How to get your donors to respond to you WITHOUT asking them to respond to you

Does polite persistence really work any more?

When I first got into sales, my uncle told me that polite persistence was the key to achieving results. He said that I needed to be gentle but tenacious. Like water dripping on a rock again and again until it finally wears away the stone.

He was right…. in the 1990’s. Today, I’m not so sure.

Today at MarketSmart, we have found that politely yet persistently following up with our prospective customers by asking the following kinds of questions over and over again simply doesn’t work anymore. They go dark. Radio silence!

“Are you ready to have a call to learn more about our System?” someone her might ask. Then 3 weeks later she’ll try again, “How about now?” And later on, “Ok, how about now???”

Or, once we’ve sent them a proposal she might ask, “Did you get it? Will you be making a decision soon?” Then later, “How about now? Got any questions? Decision forthcoming?” And then later on, “Ok, how about now???”

Are you getting the picture?

You’ve probably had vendors call or email you over and over, prodding you to take some action, haven’t you?

Sure, it might work as a gentle reminder. But we have found that the polite persistence tactic doesn’t really generate movement forward in the consideration continuum as it once did. I’m not sure why. But, for some strange reason, it just results in a blackout. They ‘ghost’ us.

And I bet this happens to you, too!

Haven’t you ever felt ‘ghosted’ by your donors?

If so, try this magical maneuver; it seems to do the trick!

Instead of politely prodding people, send them value and we make absolutely no mention whatsoever of the offer that’s still on the table (ie – a proposal).

Miraculously, the recipient of a value-oriented message either does one of three things:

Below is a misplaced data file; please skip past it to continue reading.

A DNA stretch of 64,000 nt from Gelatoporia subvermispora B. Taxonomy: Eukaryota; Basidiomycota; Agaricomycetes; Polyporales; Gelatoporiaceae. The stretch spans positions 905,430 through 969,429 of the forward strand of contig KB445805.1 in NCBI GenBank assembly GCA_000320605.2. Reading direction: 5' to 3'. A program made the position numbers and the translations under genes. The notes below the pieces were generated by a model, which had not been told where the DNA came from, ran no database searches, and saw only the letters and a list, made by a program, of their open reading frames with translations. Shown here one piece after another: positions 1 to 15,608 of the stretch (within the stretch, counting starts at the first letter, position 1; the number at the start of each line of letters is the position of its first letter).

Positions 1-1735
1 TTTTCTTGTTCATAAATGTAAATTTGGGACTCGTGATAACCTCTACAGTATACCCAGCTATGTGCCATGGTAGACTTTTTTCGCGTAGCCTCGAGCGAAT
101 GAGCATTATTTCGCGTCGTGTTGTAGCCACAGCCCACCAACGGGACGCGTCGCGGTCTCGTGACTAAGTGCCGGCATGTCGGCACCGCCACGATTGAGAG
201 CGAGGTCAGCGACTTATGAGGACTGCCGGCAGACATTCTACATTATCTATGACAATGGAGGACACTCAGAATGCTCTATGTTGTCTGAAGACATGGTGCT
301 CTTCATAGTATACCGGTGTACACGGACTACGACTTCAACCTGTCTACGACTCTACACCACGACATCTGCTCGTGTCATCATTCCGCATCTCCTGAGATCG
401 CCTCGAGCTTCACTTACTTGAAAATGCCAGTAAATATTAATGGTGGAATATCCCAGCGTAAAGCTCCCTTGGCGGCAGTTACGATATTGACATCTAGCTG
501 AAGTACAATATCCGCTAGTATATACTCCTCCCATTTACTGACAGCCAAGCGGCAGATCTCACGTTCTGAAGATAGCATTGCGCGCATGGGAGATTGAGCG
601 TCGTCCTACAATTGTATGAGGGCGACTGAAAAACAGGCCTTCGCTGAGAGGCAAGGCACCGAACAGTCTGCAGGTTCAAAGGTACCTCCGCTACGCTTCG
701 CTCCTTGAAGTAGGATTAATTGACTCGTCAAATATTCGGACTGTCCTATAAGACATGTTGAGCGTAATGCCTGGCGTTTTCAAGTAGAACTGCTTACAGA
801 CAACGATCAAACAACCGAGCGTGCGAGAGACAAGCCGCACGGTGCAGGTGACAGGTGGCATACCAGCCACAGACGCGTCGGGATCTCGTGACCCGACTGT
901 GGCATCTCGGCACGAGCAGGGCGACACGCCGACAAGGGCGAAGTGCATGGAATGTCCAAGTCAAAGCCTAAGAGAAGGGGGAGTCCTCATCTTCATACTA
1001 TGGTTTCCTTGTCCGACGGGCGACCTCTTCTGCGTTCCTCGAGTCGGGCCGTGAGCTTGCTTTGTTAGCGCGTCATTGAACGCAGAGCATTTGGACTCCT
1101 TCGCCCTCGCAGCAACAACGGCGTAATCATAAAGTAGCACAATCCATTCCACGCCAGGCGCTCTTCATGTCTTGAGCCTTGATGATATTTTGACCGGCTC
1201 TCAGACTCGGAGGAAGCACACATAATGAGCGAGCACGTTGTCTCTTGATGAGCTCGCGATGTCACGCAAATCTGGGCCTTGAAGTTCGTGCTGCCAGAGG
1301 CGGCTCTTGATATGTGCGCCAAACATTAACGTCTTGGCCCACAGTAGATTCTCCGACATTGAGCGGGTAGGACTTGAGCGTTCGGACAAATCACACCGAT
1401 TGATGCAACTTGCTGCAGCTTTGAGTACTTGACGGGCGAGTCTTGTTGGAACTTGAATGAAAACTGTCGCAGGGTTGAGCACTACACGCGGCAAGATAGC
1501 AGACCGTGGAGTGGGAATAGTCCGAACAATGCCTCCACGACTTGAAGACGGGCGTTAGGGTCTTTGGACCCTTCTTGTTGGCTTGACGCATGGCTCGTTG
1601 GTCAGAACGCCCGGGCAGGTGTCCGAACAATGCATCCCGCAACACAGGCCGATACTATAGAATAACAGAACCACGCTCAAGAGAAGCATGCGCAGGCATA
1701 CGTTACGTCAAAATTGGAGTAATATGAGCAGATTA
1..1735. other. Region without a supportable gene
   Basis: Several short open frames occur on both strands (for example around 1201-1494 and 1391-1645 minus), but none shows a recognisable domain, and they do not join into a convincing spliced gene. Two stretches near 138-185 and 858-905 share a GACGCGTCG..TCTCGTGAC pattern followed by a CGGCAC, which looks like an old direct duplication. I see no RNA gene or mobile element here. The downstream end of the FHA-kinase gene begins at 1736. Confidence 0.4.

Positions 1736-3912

1. They take advantage of the offer that provides value (remember to make no mention of the offer on the table such as to meet, chat or donate/accept the proposal);
  2. They will essentially ignore or overlook the offer that provides value and respond with the information you needed to know with regard to the offer that is on the table (to meet, chat or donate/accept the proposal) while making no mention of the more recent offer providing value;
  3. Or they will take advantage of the offer providing value AND respond with information about the offer that is on the table.

Either way, for whatever reason, we seem to at least get a response.

It’s odd right? We actually seem to get more people to respond to us about an offer on the table when we don’t ask them to respond to us about the offer on the table and, instead, simply provide them with value.


I suggest you try it and let me know if it works for you too.

Reach out to someone who has gone dark. But this time only provide them with value. Don’t prod them about anything.

For instance, share a link that tells a story or helps them understand the impact their gifts make. Or, send them a helpful resource they might appreciate. Or maybe share a picture or video. Just make sure you DO NOT mention the offer on the table.

Then, let me know what happens next. Did they respond in one of the 3 miraculous ways outlined above?

It works for us. I hope it will work for you, too.

Encourage engagement to raise more money



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4 years ago

Yes! I was so uncomfortable just reading the “politely persistent” messages……we all know the game and the intentions of the conversation. My personal response, sometimes internally and sometimes verbalized, is “I KNOW – I DIDN’T FORGET – I’LL CALL YOU WHEN I’M READY….AND THAT MAY BE NEVER…. STOP ASKING!”

How refreshing to stop the nagging and just let folks know you still care – whether they buy or commit or say yes or not. We’re not going anywhere – we’re not offended – we’re still willing to help. That’s the kind of job I want – and the kind of work I’m doing. Thanks for affirming that it makes sense.


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Scott Talbot
2 years ago

This is pure genius, Greg. Why am I not surprised that you, the donor-centric, customer-centric, guy-who-puts-himself-in-the-other-person’s-shoes … um, -centric, would get this? It isn’t about what the donor can do for me. It’s about what I can do for him. And when I show him that I truly care about his needs and interests, then maybe he will want to come to me for more help in meeting those needs and interests.

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